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Keywords:

  • flower predation ;
  • nocturnal pollinators ;
  • pollination syndromes ;
  • Scarabaeidae ;
  • thermogenesis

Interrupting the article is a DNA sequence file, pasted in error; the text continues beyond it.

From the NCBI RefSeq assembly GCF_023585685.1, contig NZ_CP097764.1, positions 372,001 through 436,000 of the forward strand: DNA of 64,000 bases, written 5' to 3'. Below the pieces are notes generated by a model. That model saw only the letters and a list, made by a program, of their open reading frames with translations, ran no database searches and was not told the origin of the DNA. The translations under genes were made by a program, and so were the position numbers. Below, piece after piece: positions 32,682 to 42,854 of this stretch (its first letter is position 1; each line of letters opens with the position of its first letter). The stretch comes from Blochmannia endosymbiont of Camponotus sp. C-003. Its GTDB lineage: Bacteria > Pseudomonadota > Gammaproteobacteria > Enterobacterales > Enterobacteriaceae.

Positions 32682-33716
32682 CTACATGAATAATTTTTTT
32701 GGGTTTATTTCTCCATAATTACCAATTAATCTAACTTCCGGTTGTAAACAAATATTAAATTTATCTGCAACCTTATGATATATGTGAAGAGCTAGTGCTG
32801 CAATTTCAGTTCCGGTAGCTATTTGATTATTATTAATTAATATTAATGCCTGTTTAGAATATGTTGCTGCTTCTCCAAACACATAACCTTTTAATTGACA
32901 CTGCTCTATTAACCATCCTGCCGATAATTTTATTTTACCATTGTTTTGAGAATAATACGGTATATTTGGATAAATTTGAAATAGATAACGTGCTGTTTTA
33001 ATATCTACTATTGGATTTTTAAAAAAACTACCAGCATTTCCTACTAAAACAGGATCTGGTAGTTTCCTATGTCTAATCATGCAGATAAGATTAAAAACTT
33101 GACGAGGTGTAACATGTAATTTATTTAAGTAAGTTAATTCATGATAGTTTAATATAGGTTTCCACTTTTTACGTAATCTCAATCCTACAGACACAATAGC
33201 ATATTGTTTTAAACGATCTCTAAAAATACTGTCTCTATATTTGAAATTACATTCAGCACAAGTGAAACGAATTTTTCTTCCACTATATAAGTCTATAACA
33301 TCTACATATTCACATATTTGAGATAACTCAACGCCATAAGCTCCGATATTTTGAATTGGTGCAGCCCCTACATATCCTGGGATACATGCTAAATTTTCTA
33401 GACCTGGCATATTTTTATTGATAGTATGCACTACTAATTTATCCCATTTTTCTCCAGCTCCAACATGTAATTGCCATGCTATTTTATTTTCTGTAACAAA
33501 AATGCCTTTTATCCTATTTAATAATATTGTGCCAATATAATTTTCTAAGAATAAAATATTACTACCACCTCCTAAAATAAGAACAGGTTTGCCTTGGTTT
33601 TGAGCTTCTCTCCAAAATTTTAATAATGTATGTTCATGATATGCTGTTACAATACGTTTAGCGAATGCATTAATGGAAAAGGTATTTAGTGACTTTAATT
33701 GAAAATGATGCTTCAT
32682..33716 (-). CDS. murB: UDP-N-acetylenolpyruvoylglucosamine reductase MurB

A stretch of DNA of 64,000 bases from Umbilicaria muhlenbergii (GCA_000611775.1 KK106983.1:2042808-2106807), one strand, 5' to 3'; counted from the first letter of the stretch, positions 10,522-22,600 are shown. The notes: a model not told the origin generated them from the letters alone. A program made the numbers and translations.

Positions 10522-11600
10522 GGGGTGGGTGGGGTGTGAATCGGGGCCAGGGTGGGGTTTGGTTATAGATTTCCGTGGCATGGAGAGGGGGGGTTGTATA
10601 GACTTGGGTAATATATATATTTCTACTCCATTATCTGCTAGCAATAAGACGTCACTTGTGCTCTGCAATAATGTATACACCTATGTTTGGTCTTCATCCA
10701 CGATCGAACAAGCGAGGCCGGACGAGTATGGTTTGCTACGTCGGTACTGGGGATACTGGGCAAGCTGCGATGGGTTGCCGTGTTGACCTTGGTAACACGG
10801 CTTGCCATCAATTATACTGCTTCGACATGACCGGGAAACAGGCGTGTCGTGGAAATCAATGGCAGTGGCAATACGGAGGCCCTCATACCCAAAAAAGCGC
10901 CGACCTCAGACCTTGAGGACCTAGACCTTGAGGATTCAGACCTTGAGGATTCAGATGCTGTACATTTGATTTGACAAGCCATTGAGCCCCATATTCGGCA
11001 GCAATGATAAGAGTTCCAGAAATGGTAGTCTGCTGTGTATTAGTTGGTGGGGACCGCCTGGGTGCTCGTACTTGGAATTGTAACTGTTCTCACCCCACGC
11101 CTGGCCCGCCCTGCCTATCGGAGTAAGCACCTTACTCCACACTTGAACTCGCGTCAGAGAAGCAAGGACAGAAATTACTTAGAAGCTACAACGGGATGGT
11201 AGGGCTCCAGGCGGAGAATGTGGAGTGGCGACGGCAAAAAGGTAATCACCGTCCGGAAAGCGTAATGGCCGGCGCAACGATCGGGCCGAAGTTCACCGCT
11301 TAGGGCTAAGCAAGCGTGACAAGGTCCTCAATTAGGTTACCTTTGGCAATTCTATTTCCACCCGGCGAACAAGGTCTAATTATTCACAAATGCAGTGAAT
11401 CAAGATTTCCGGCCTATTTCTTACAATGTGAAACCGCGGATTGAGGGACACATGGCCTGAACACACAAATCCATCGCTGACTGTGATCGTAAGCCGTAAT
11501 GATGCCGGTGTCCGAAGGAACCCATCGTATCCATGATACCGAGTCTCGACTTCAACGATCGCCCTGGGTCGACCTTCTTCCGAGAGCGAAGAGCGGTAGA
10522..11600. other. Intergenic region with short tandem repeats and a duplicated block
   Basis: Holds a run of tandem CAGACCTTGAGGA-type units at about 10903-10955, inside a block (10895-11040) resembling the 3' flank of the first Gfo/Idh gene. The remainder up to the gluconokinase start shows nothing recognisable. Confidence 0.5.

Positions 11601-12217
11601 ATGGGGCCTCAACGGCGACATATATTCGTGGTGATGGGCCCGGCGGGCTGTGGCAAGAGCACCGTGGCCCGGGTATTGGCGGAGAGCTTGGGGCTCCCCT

Taccarum ulei (Araceae, Spathicarpeae) is a seasonal geophytic aroid, native to north-eastern Brazil, that flowers during two months of the rainy season. Patterns of floral thermogenesis, pollination biology, and floral traits associated with pollination syndromes were studied and compared with those of other Araceae. Two species of cyclocephaline scarabs (Scarabaeidae, Cyclocephalini) were recognized as effective pollinators: Cyclocephala celata and Cyclocephala cearae. Larvae of an unidentified species of fruit fly (Melanoloma spp., Richardiidae, Diptera) were also frequently observed in inflorescences at various maturation stages, feeding on the connectives of male florets and fruits, and thus lowering the reproductive success of individual plants. Beetles were attracted by odoriferous inflorescences in the early evening of the first day of anthesis, during the female phase. The emission of attractive volatiles was coupled with intense thermogenic activity in the entire spadix, unlike other aroids in which only certain zones of the spadix heat up. Pollen release, which marks the beginning of the male phase on the subsequent evening, was not related to floral thermogenesis. Comparative multivariate analysis of the floral traits of T. ulei points to a beetle-pollinated aroid, although some of the observed traits of the species are not common to other taxa sharing this pollination strategy. Such incongruence might be explained by the evolutionary history of the tribe Spathicarpeae and potential pollinator shifts. © 2012 The Linnean Society of London, Biological Journal of the Linnean Society, 2012, ••, ••–••.